Rogues to riches: Part 1/2

In the spirit of good news/bad news, I shall start with the bad news. Here goes with the rogues!


Craigellachie 1971 GM CC Brown label 40% [5cl] WB84.50[2]//WB0//WB84.80[7]//WB89[3] WF89 WM85[5]//WM82[2]

I have had this before. There were ups & downs, but it still deserved a super 88 points in my book. The cap with its seal [on this miniature] was twistable right the way round. Let’s find out whether the juice has been effected.

Craigellachie 1971.jpg

  • N: Starts and stays with a sweet-sour milky leathery pong, moving on to a milky>malty, oaky & fruity soup with little clarity. Becomes far fruitier an hour later with sooty cream but that strange plastic/emulsion/artichoke Irish creamy pong resides.
  • T: Some clear OBE/evaporation issues here but after a shaky start it consolidates with more sweet>sour milk after a dense oaky-fruity, typical G&M-profile arrival. After a while longer the milk becomes more malty but there’s no getting away from the tainted chemical-creamy pong. Shame.
  • F: More milkiness leaning towards sour Mini Milk for sure. Short dusty-clean finish with a hint of spent sparkler over shampoo.
  • C: Unfair sample, not scored. Shame because there’s some cracking malt here.

Not scored


Macallan 1965/1983 [17yo] Ob. 43% [5cl] WB0 [WB]93.33[14]

I never normally pay much attention to Macallan at auction but I was surprised to see this 60’s miniature going at a relatively reasonable price. Had others spotted a rat? I was a little suspicious, not only because of the lack of bids. It was something about the unusually dark label. I decided to take a punt anyway which is what often happens in the dying minutes of an auction when I start rummaging through the stragglers.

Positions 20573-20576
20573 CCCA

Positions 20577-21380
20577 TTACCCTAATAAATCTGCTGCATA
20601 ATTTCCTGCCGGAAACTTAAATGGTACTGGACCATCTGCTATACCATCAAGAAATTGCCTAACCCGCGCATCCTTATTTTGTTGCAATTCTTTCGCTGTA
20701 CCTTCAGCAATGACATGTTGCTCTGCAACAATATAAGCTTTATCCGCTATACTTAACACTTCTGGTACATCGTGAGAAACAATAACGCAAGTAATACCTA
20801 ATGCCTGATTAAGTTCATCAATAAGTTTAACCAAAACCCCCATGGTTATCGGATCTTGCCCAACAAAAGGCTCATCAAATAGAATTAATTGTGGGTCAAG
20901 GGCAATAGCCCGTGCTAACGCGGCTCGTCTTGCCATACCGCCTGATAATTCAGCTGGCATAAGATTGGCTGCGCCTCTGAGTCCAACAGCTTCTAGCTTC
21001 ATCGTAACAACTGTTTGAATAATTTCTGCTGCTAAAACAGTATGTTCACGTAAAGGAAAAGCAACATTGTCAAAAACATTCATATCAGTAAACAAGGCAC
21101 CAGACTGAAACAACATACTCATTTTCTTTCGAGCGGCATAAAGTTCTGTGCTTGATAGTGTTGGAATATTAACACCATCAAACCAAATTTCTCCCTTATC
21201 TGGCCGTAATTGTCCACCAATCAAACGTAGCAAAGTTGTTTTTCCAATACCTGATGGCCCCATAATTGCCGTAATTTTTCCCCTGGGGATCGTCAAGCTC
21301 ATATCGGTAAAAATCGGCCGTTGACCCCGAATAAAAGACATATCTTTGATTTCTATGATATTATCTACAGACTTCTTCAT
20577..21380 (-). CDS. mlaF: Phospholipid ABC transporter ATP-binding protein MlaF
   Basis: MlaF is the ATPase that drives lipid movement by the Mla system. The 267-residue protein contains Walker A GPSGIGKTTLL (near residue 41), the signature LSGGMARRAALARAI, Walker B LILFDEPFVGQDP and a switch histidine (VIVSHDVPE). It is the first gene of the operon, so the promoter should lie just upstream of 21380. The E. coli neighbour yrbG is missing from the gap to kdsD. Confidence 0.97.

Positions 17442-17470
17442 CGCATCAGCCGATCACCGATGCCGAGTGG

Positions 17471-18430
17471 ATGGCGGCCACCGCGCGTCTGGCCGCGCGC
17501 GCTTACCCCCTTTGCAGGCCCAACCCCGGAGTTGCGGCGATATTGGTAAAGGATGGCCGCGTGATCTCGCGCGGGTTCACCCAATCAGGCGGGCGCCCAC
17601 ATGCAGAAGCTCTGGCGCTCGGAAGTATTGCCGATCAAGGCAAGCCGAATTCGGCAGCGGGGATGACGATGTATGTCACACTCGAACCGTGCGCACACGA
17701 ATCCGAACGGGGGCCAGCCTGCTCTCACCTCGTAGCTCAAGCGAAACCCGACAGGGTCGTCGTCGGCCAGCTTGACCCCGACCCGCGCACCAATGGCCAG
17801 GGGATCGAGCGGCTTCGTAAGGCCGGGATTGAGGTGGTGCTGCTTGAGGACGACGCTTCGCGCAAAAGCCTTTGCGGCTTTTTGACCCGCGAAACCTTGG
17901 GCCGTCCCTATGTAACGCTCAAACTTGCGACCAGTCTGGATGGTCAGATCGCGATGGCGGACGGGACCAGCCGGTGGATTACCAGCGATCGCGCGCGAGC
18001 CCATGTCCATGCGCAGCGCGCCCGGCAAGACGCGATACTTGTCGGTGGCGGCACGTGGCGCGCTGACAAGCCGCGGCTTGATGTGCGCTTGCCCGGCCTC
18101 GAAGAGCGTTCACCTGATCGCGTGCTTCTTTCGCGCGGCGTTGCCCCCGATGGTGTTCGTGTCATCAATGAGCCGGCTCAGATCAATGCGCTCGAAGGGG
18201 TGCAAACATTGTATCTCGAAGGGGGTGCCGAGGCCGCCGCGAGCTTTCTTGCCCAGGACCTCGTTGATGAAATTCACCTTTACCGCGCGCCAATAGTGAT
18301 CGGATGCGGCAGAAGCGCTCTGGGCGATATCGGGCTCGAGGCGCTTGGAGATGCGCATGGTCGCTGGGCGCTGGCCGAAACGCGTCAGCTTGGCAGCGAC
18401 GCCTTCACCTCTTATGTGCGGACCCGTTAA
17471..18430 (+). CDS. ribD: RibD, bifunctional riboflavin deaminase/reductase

Macallan 1965 glass.jpg

  • N: Slow to emerge from its 34+/- years incarcerated in glass, nearly twice as long as cask. A very potent nose, modern potent, CS potent. First up come mineral burnt toffee notes with a raw, woody, rich fruity linseed oiliness, distant fusty candy and peanuts. Smells like a blend of mixed cask types, possibly even bourbon matured spirit with a sherry finish. Not a great deal here. Blind, I’d guess around 12yo.
  • T: Yikes, a huge arrival – [abv] prickly, youthful, modern style, cask strength? I smell & taste a rat. This is no 1960’s anything!
  • F: Short and finishing with bitter toffee and a touch of fresh cream vanilla.
  • C: Tasty malt but definitely not a 43% 1965 Macallan. More the ilk of a current Aberlour A’bunadh or Glenfarclas 105. This is the second certain fake I’ve had. Scores 86 points for the competent whisky it is, the name of which we shall never know. As for the faker[s], investigations have begun!

[Not scored]


Glenburgie 1948 & 1961/1981 G&M Commemorative Royal marriage bottling 40% [5cl] WB88.67[5] WF88 SW

Glenburgie 1948.png

  • N: The level of this miniature was half full so it’s looking ominous from the start, but it’s not always a disaster. I notice too that the inside of the lid has gone mouldy and developed a green/brown fungal stain and damp smell. As a result, it smells like wet rot.